In Paris, we had an entire flat to ourselves which meant we could cook our own meals. We bought eggs, a loaf of bread, and juice, that lasted us for most breakfasts while we were there, saving a good amount of money. We were still able to get a pastry here and there but didn’t have to spend $20-30 minimum for a full breakfast for the two of us.
Make it a point to pack as little as possible. Try to pack everything into a carry-on bag leaving a little room for some souvenirs, even if you’re going on a 3+ week trip. It may sound impossible, or so I thought at first, but it is quite doable, especially if you are renting an apartment with a washer/dryer. Using a carry on bag helps you to avoid the extra baggage fees on those local European airlines, and also makes it nice to not have to wait for your checked luggage once you arrive at your destination. If all that isn’t convincing then think of this, a large bag will make it very difficult to navigate the various train stations and underground platforms, whereas a small bag can flung around and carried up and down flights of stairs much easier. Each of us having our own small bag was a decision we never regretted.
-Measure your bag and make sure it fits the size restrictions of the local european airlines (if you’re using them), they are very strict and if your bag looks the slightest bit oversize, they’ll measure and you’ll end up like me paying 80 euro to check your bag plane side. (the bag was only 1 inch too long). Also pay attention to weight restrictions.
-Pack outfits that can be mixed and matched and pack clothing good for layering. No more than 2 pair of pants and 1 coat/jacket. Plain shirts, especially black, are easily paired with other things.
-Leave the books at home, opt for downloading books onto your smart devices.
-Roll your clothes instead of folding. Also, those packing cubes can be nice to shrink down the amount of space the clothes take up.
– Try to limit yourself to 2 pairs of shoes- preferably light weight and wear the heavier ones on travel days. Make them practical and comfortable, many cities have lots of cobblestones which are notoriously uneven, making it easy to get tripped up without the proper footwear. If you buy shoes specifically for the trip, wear them in beforehand so you don’t get blistered up.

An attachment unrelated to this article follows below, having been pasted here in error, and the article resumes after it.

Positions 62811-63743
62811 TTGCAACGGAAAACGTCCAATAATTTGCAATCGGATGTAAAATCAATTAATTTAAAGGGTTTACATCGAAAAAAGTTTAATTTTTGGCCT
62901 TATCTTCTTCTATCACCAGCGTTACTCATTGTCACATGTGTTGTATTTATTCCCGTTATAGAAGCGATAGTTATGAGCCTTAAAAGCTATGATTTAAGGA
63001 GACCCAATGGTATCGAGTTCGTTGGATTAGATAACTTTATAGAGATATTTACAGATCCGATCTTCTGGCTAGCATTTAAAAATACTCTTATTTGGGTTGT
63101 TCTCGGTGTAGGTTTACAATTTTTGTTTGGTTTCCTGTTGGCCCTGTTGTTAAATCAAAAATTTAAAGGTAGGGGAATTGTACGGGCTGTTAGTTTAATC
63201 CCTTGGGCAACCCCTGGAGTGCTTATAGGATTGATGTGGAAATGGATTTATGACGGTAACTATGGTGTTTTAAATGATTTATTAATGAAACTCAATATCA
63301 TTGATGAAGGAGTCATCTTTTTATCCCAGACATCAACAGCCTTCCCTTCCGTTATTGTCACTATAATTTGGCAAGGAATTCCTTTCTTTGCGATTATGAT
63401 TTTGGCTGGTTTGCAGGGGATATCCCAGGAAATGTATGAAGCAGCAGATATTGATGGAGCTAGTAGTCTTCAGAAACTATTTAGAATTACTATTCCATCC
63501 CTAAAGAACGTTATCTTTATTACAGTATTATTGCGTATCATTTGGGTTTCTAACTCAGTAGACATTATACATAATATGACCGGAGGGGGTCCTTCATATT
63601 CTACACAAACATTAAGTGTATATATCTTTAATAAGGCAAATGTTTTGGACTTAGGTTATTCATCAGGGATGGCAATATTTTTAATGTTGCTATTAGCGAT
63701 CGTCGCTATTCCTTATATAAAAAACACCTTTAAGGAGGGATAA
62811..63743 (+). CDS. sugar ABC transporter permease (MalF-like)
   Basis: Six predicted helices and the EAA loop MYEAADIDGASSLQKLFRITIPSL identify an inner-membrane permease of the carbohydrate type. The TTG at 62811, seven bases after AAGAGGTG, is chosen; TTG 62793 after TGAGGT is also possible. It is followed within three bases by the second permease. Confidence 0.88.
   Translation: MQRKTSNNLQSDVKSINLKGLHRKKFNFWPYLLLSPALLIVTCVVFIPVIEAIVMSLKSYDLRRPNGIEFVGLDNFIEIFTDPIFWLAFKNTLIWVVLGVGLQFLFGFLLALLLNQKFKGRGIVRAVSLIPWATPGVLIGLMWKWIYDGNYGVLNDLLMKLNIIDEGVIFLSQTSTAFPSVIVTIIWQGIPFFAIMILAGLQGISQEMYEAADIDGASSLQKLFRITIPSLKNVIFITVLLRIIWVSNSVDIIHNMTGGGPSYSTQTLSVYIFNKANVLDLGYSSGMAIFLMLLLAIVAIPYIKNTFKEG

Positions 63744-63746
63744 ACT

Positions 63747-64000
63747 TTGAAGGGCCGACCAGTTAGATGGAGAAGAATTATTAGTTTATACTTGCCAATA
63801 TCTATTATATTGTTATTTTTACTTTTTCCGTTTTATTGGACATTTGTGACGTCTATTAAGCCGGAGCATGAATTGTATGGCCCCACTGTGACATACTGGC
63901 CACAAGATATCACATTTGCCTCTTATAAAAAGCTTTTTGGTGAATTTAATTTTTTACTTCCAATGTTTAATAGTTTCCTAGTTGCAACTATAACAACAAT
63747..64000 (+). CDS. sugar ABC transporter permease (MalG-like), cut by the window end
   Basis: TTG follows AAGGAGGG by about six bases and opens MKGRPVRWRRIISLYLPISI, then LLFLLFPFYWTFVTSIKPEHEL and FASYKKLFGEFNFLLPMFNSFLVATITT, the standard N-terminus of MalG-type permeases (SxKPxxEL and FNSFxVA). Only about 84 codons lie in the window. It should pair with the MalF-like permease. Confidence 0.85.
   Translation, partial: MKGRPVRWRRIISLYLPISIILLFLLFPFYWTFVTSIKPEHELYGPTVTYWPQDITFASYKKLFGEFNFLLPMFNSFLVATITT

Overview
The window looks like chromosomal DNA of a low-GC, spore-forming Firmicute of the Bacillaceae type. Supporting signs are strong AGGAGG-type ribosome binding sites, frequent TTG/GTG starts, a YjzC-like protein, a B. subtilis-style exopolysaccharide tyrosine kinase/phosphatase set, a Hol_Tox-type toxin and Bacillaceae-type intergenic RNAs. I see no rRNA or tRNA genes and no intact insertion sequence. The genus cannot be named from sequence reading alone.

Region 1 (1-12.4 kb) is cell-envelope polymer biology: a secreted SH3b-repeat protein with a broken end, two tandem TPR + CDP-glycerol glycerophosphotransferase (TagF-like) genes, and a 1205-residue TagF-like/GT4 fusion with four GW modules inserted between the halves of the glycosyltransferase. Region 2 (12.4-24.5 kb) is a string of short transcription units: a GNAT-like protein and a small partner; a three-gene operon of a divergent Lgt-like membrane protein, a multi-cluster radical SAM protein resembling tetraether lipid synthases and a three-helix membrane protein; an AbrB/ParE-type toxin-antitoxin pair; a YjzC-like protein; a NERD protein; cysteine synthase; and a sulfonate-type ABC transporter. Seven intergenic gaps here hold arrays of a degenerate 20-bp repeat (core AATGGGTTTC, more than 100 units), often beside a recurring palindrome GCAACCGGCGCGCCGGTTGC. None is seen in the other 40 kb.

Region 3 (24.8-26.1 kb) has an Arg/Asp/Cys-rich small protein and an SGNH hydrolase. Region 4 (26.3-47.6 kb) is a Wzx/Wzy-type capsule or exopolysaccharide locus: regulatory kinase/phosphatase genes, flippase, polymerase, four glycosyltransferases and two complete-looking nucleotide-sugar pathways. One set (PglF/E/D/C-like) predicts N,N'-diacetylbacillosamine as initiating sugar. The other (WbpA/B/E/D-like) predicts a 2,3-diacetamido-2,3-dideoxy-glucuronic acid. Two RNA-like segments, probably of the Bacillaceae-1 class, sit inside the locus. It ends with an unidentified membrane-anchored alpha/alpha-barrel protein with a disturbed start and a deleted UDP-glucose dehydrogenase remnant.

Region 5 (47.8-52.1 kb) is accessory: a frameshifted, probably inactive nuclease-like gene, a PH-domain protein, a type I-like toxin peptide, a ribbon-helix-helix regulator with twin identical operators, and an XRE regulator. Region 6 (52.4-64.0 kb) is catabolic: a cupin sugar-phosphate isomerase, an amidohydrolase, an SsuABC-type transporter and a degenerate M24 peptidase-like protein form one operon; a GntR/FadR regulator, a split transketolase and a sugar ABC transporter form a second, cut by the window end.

– A small bar of soap instead of shower gel will help with the liquid limitation. I also used a compact powder foundation instead of liquid foundation.
For you girls I wanted to share: I have really curly, frizzy, and unruly hair that requires hair products to make it look decent. I ended up getting a hair straightening treatment (brazillian blowout) before I went. I didn’t want to mess with my hair or have to pack hair products, so the treatment was the best decision I made. This may sound a little eccentric, but it was so nice to be able to just blow dry my hair and go. No styling or hair products required. I also had found a good Groupon so it wasn’t expensive for me and the straightening lasted a few months. Win-win-win.
Have a few city maps on hand (these usually come in the travel guides)
Purchase your foreign currency from a bank a few weeks before you go. This will hopefully ensure the best exchange rate you can get and gives you cash to have on hand. We used a credit card with no foreign transaction fees for most of our purchases so we didn’t have to carry around a lot of cash.
Try and know a few key phrases or words in the local language. It will help you get where you need to go, or in my case, help you find a bathroom you desperately need to use (thank you Ryan and your ability to speak small french phrases).
Consider journaling while you are abroad. Any down time I had, I would journal and it helped me to pass the time. I taped ticket stubs, post cards, and various other little papers within a journal so I have something besides pictures to look back on.
Speaking of pictures, I was under the impression that if I had someone take a picture of us, they would steal my camera, which would have been my worst nightmare. I then realized, if I hand my camera to someone with a similar camera, they are most likely tourists like me and are not thieves. So pick and choose who you hand your camera to. The “you take for me- I take for you” situation is a universal understanding among tourists. You don’t need to speak the same language to understand that you aren’t wanting all your pictures to look too “selfy-ish”.